On this week's Pop Culture America with John and Dave (Saturday, 19 Apr 2008, 12PM Eastern on blogtalkradio.com), we'll be examining the issue of faith in popular culture. With that in mind, one of the things we'll be looking at is Paul Thomas Anderson's There Will Be Blood, which features last year's Best Actor Oscar winner Daniel Day-Lewis. I reviewed the film back in January (check those archives) and on the occasion of its recent DVD release, I'm taking another look, focusing on a different aspect this time.
There Will Be Blood (d. Paul Thomas Anderson)
The American Dream.
We all know what it is. You work hard, succeed, build a better life for yourself. You build for the future, not only for yourself but for your children.
All well and good. But once you've amassed the wealth, once you've built the future, then what?
By any reasonable measure, Daniel Plainview is the embodiment of the American Dream; he works incredibly hard at a highly dangerous occupation. He is smart and industrious and excels. And he is rewarded with a great deal of material wealth. And what end will he seek with his wealth? Let's let him tell us:
"There are times when I look at people and I see nothing worth liking. I want to earn enough money that I can get away from everyone."
It might be tempting to write Plainview off as an extreme case, a cranky monster bearing no similarity to good solid American citizens like you and me. Well, like you, anyway; I'm not so sure about me.
But there are times when I look at people and I see them amassing wealth for the purpose of investing in elaborate security systems. I see them walling out the rest of the world in their gated communities. I see them building bulwarks against the teeming throng of humanity like modern day Prince Prosperos.
The scariest thing about Daniel Plainview is that his goal is all too common.
Plainview towers over Paul Thomas Anderson's There Will Be Blood like the oil-drilling derricks he erects across the landscape. As portrayed by Oscar winner Daniel Day-Lewis, he is a combination of indomitable will and raw consumption let loose and ravenously gobbling up anything and everyone in his path. What he can use, he prizes. What he can't gets chewed up and spit out with disdain.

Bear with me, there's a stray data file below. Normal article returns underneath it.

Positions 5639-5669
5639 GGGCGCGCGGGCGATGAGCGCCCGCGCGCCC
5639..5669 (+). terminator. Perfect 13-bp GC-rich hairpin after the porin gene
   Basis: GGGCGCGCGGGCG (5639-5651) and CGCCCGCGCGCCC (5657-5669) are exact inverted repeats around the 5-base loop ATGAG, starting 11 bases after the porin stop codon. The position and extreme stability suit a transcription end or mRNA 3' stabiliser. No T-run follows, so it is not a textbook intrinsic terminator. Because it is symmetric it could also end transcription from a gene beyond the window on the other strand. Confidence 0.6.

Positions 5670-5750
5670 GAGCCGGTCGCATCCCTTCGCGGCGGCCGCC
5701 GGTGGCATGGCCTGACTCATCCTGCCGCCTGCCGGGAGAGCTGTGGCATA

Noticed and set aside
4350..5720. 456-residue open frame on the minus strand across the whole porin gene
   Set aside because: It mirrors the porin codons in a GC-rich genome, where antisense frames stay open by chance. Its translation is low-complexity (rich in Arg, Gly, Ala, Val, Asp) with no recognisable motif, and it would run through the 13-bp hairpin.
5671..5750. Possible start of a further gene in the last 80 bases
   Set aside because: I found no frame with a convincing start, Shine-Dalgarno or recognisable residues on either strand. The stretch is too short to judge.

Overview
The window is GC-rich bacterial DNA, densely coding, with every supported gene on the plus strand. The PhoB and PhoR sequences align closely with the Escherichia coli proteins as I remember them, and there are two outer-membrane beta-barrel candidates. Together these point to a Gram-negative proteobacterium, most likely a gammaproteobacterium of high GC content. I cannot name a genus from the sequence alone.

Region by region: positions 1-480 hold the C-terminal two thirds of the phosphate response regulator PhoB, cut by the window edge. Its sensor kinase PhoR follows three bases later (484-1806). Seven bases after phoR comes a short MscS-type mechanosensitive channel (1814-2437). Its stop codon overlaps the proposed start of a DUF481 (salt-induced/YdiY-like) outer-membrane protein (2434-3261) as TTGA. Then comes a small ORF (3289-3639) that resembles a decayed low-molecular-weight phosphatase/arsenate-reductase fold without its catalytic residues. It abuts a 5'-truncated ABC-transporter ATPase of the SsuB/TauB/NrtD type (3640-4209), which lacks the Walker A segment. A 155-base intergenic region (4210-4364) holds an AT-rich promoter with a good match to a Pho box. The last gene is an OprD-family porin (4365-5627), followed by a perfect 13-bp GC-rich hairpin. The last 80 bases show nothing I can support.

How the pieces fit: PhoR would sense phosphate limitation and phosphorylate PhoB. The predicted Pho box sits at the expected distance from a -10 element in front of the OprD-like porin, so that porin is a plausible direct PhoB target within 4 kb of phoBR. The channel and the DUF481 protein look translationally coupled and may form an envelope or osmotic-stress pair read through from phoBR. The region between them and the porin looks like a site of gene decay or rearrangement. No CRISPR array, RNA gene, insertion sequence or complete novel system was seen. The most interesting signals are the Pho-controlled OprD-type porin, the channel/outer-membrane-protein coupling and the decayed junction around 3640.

One of the things he has no use for is religion and initially, he attempts to fob it off with simple diplomatic platitudes ("I don't belong to any church," he says, "I like them all."). But when Eli Sunday of The Church of the Third Revelation makes the mistake of trying to force Plainview to part with more money than he wants to, Plainview insults him and then later physically beats him down.
Eli is portrayed by Paul Dano (Little Miss Sunshine) and he makes the daring choice of playing the minister as a passive-aggressive mewler, prone to girlish yelps and screeches. After Plainview wallops him, literally dragging him down into the mud, he sits at the dinner table still covered in filth blaming his father and accusing him of being stupid. He's an eager martyrdom waiting to happen.
These two are destined for a confrontation. When it comes, it plays out in a surreal fashion that has yielded one of recent moviedom's most memorable (and oft-parodied) lines: "I drink your milkshake!" It has also baffled and infuriated audiences like no movie ending since ... well, since No Country for Old Men. Like its fellow Oscar winner, There Will Be Blood has a conclusion that is crushing in its inevitability and bold in its defiance of cliched touchy-feely closure.
There has to be more to this American Dream of ours than shutting oneself up in one's big expensive mansion and hiding from the world. There has to be.
3 1/2 stars.
Well, not quite. DVD notes: There Will Be Blood arrived in stores last week in a disappointingly stark DVD package. The single-disc version presents the movie all on its own. The two-disc isn't much better, adding a couple of deleted scenes, and trailers. One of the deleted scenes, the "Fishing" scene, while an understandable cut, is a true gem. There's also a fascinating silent 1926 film produced by the Department of the Interior called "The Story of Oil." Anderson used it as a major research tool and it's easy to see the influence it had on There Will Be Blood.
DVD Extras: 2 stars.